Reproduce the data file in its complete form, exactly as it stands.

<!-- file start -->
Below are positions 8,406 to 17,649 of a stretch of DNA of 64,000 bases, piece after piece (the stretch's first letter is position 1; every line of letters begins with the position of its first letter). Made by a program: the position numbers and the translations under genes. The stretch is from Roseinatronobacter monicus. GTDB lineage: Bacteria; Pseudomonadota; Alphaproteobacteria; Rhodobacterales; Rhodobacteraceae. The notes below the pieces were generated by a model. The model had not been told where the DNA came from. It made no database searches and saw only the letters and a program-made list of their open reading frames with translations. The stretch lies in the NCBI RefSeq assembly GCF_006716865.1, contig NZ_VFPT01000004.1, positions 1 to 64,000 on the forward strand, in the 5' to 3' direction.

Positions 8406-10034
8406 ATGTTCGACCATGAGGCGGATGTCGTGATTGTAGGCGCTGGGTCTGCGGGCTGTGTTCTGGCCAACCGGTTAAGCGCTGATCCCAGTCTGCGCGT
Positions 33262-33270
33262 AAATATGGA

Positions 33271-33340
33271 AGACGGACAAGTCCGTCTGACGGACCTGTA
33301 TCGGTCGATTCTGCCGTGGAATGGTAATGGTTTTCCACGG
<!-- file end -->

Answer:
Below are positions 8,406 to 17,649 of a stretch of DNA of 64,000 bases, piece after piece (the stretch's first letter is position 1; every line of letters begins with the position of its first letter). Made by a program: the position numbers and the translations under genes. The stretch is from Roseinatronobacter monicus. GTDB lineage: Bacteria; Pseudomonadota; Alphaproteobacteria; Rhodobacterales; Rhodobacteraceae. The notes below the pieces were generated by a model. The model had not been told where the DNA came from. It made no database searches and saw only the letters and a program-made list of their open reading frames with translations. The stretch lies in the NCBI RefSeq assembly GCF_006716865.1, contig NZ_VFPT01000004.1, positions 1 to 64,000 on the forward strand, in the 5' to 3' direction.

Positions 8406-10034
8406 ATGTTCGACCATGAGGCGGATGTCGTGATTGTAGGCGCTGGGTCTGCGGGCTGTGTTCTGGCCAACCGGTTAAGCGCTGATCCCAGTCTGCGCGT
Positions 33262-33270
33262 AAATATGGA

Positions 33271-33340
33271 AGACGGACAAGTCCGTCTGACGGACCTGTA
33301 TCGGTCGATTCTGCCGTGGAATGGTAATGGTTTTCCACGG